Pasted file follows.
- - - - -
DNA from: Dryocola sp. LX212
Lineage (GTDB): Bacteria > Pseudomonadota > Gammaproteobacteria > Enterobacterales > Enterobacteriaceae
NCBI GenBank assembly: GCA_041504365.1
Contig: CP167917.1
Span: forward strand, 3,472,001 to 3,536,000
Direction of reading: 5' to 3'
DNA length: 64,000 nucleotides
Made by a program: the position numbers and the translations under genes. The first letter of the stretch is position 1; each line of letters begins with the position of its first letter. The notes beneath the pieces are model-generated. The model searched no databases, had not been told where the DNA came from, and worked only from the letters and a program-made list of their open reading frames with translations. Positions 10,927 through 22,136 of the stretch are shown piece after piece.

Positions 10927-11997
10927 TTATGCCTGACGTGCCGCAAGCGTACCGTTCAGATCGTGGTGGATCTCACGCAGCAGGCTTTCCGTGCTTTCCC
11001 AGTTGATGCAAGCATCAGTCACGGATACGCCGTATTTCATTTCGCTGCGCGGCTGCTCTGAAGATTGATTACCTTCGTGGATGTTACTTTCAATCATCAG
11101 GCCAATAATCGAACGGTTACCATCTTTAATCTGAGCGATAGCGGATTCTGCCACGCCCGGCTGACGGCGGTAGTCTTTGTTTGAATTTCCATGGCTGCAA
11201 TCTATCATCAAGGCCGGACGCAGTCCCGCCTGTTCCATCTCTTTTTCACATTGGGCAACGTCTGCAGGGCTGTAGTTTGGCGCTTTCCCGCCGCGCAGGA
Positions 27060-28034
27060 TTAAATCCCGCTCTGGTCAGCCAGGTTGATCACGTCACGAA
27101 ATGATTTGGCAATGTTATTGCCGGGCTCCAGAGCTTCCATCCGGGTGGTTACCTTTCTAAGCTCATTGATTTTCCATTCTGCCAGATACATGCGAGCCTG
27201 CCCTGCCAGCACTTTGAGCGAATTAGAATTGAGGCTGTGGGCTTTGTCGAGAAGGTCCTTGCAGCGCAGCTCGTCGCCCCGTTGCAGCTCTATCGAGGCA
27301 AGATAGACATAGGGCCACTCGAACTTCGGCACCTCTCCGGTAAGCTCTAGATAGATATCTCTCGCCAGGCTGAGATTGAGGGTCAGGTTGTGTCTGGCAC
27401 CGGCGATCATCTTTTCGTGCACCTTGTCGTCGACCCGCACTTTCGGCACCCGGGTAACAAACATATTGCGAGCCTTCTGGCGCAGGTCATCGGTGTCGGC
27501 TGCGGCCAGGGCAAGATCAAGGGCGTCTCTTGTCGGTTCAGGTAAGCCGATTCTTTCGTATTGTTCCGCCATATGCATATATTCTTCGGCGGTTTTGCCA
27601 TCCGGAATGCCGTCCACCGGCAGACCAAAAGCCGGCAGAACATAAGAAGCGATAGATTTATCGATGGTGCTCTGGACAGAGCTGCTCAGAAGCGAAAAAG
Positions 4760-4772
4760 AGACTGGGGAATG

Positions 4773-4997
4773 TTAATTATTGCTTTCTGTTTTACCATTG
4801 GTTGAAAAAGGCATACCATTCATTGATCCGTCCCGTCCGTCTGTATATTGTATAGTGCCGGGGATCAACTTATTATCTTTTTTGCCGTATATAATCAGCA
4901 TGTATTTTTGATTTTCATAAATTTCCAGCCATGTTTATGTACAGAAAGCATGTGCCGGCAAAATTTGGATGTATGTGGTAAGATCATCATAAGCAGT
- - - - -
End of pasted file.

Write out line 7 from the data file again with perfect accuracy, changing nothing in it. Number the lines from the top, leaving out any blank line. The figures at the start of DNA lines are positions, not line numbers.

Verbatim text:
DNA length: 64,000 nucleotides